South Coast Track – D3
Tasmania Take 2 Tour: Day 19
Tuesday January 19, 2019
South Coast Track D3: Menzies Bluff to Granite Beach – 20km
The winds changed direction through the night and by morning we could smell smoke. The bit of sky we could see through the trees was tinged with a red glow of the sunrise bouncing off the smoky clouds.
We knew the smoke was blowing over from the fire burning near Precipitous Bluff but we could not tell if the fire had moved. To continue further west along the South Coast track today would bring us to the Ironbound mountain climb which we would have to do again the day after in reverse. The difficulty of this proposition combined with the uncertainty about the direction of fire we decided to turn around today having walked almost half of the South Coast track.
Heavy dark clouds hung low on the mountains and it was difficult to tell the difference between smoke and cloud. It was nice to turn back to see shafts of light illuminating Menzies Bluff, reminding us of lush green steep slopes of New Guinea mountains.
The beachwalk was beautiful with hardly any wind and the dark grey clouds bringing quite dramatic contrast to the clear, green breaking waves.
The beach had been swept clean by the tide and yesterdays scouring wind. High above the waterline we followed a set of fresh footprints left overnight by some nocturnal hunter. Hammer thought it may have been a Tasmanian devil. Very light and disciplined whatever it was.
Crossing Big River was a lot easier today. The wind was not as strong as yesterday. Even the walk away from the river seem to take a fraction of the time it took yesterday. We were brought to a stop early on by a huge black snake sunning itself on the trail. With the trail passing through such dense vegetation, for much if its length there are not that many open spots where the sun can hit the ground. It was nice to be a fair distance away from it. Hammer threw a branch in its direction and it quickly slithered away.
Much of my time hiking on this trail is spent looking at the ground because of the rough nature of much of it and the lush vegetation surrounding it. Not a very comforting feeling not being able to see where you feet are landing. And this explains why we’ve had so many knocks on the head by walking into low-lying branches.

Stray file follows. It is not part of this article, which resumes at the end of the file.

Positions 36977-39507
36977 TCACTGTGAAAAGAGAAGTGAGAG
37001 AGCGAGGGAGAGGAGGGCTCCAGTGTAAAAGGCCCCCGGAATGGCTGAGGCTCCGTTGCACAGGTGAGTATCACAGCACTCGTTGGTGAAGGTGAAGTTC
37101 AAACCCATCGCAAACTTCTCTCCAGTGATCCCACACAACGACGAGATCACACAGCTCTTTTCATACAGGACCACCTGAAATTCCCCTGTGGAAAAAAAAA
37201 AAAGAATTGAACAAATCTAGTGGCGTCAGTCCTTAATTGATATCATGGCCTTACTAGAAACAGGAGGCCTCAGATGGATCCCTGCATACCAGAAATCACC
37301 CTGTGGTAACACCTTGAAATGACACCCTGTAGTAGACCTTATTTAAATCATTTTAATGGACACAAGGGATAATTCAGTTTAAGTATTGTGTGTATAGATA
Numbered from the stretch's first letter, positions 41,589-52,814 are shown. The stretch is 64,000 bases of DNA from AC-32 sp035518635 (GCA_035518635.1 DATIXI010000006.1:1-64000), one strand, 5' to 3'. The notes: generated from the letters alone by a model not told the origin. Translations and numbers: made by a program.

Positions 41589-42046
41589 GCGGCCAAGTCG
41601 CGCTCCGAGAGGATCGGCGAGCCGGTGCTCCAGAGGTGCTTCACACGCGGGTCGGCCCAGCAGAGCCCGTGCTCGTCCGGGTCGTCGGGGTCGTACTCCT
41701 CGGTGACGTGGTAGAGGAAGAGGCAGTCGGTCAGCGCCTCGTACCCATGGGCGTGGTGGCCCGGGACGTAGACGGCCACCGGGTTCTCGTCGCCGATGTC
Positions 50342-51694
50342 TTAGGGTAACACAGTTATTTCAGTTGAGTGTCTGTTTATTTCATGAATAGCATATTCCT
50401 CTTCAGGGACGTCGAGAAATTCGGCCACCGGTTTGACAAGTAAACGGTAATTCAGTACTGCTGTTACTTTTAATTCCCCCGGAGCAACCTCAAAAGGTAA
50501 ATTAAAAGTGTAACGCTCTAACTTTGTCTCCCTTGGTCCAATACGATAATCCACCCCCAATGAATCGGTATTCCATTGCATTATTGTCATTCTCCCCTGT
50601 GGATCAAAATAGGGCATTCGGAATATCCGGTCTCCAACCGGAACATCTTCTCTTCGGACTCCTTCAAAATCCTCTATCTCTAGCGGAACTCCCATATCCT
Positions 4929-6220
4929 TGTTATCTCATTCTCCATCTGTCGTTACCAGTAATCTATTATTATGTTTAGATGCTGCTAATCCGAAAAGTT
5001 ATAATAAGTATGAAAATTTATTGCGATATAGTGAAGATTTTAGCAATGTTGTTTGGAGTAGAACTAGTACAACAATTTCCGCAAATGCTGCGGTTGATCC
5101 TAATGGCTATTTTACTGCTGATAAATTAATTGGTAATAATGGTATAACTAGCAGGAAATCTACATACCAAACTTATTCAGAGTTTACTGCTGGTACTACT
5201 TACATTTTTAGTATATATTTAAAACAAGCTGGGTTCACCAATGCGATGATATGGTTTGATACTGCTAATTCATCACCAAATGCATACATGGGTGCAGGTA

We made it to Surprise Bay where we had thoughts of maybe stopping for the night. But it was only mid-day and the uncertainty about the size of the high tide at Granite Beach and our ability to get across in the morning, we moved on soon after a lovely lunch break.
As we made our way though the button grass meadow near Osmoridium Beach the clouds were lifting and it felt like the wind had shifted, clearing some of the smoke from the air. It was hard work walking uphill away from the meadow and I felt slow and sluggish. Although it was lovely to experience the open forest with the big gum trees. It reminded me briefly of normal hiking. A bit more up and down through mud and roots and we could hear the punding of the surf on Granite Beach.
A long tricky descent and we were on the beach and at camp about half an hour later. It seemed to be a much easier day today. We arrived at camp feeling like we could have gone on. Except tomorrow is 5 hours of hiking through squelching mud and roots over seven hills before we reach South Cape Rivulet.
Such a beautiful part of the world….flowers, trees, sea and land. It appears unspoiled and deserted. Fabulous!
It truly is Carolyn, huge areas of wilderness. So much of it is under threat from climate change.
Glorious photos on this section!! What memories you make!
Thank you Andi. I’m so pleased to get
Hi Hammer & Corky, How nice to find a ready made natural shower. Hope it was near the end of the day’s walk. Cheers, Kay
So right Kay, nothing like a natural shower right where you need one. It was just below where we camped for the day.